A state of emergency is where this track doesn’t want to be.
Katherine St Asaph: The first and last time I attempted yoga, I failed to stretch for a few minutes, fell lurchingly onto my back, then sat out the remainder. This track sounds about as pained.
Anthony Easton: Lululemon’s IPO was the oak stake in the body of yoga as a spiritual practice, and this track is the refusal of Janelle Monae’s more optimistic Afro-futurism in favor of a completely embodied pleasure. But if George Clinton has taught us anything, the body and the spirit are unified, and you can introduce someone to the world for how it “bends over.” All of this collapses into the singularity of poperatic insincerity–around the time she melismas the fuck out of that areola line.
Maxwell Cavaseno: As Janelle Monae makes a strange attempt into rather dignified EDM-trap-pop from her longstanding tendency of over-conceptual Andrew Lloyd Webber Afrofuturism. However, the alarming discovery is that as a modern artist attempting…well, Beyonce or Rihanna could easily sell this. But without a goofy sci-fi structure for her to play in, Monae sounds like a dad using hip terminology they read on Wikipedia. I half expect her to say “swag” and do it wrong. And Jidenna… Look, I like “Classic Man” as a bizarre bougie responder to Young Thug but this guy isn’t just a ham, he’s the whole entirety of the Boar’s Head Emporium. Stop him now before he gives us congestive heart failure.
Alfred Soto: Cyborg soul meets aerobics, and Monáe on first listen sounds like the ideal choice for a track with the hook “Let your booty do the yoga.” But with exceptions she expends too much passion when the material demands distance or keeps that distance when she needs to yell at clouds. It isn’t the case with “Yoga” — the song is too flimsy. (now if she’d covered Bjork’s “Joga…”). A member of the audiene at the EMP Pop Conference alluded to her — “why is someone with such a strong ‘brand’ not better known or sold more records?” Her self-written songs aren’t as good as Britney’s, a critic in front of me suggested, not aloud.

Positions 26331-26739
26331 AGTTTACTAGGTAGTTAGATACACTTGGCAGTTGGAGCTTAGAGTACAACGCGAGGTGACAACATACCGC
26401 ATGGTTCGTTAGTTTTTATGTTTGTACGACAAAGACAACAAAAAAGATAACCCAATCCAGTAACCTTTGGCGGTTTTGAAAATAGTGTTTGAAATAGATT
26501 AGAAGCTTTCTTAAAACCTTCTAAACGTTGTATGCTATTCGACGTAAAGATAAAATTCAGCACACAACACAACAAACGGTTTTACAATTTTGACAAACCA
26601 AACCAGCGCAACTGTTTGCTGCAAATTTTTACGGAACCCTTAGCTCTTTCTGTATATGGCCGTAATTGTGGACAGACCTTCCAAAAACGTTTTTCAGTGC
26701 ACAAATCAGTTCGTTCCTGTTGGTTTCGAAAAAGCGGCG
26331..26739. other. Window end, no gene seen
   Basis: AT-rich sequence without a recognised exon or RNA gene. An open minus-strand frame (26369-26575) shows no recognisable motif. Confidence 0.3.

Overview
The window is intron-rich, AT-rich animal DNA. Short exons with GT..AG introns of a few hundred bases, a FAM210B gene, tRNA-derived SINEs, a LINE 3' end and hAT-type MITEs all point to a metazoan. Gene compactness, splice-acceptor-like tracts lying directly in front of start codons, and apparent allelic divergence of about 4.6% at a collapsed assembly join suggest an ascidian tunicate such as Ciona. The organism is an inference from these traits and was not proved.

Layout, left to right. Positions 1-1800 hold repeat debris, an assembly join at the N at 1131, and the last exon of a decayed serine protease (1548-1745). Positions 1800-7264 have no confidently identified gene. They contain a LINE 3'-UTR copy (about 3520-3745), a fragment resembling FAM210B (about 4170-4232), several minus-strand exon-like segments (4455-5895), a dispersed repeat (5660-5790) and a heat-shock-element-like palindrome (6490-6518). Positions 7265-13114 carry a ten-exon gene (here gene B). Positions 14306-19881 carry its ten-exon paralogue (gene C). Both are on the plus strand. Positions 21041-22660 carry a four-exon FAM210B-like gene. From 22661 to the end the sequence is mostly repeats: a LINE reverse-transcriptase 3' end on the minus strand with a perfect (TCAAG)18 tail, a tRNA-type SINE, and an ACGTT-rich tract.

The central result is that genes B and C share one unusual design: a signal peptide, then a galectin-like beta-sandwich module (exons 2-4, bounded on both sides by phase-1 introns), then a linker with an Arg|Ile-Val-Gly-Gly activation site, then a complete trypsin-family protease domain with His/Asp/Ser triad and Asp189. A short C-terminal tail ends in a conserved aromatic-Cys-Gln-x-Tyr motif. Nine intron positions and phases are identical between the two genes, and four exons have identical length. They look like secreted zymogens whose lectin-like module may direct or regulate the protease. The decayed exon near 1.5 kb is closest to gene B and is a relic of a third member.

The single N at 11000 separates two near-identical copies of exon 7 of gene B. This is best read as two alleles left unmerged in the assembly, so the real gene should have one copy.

Cédric Le Merrer: I’m more used to be the one defending Janelle against the theater kid label, but to be as badass as it hopes to, a song like “Yoga” would need a singer less afraid of not sticking to the melody. Monae is out of her element here — she didn’t even risk a Yoda rhyme. And Jidenna seems like a guy who wants you to pull your pants up and tip your fedora at the same time.
Iain Mew: In “Yoga,” Janelle Monáe is obviously recognizable and obviously out of her element. That didn’t have to be a bad thing, and I could easily imagine a song which made something of the tension and strangeness, but this is too unimaginative and safe a take on the booty song with dance drops for that. She still does better than the Jidenna verse, where it briefly becomes a really boring version of “Dark Horse”.
Will Adams: I could tolerate the blatant “Dark Horse” rehashing or how out of place Janelle sounds, but it’s the central metaphor — stupid in and of itself but not taken to its ridiculous extreme — that takes this from bad to embarrassing.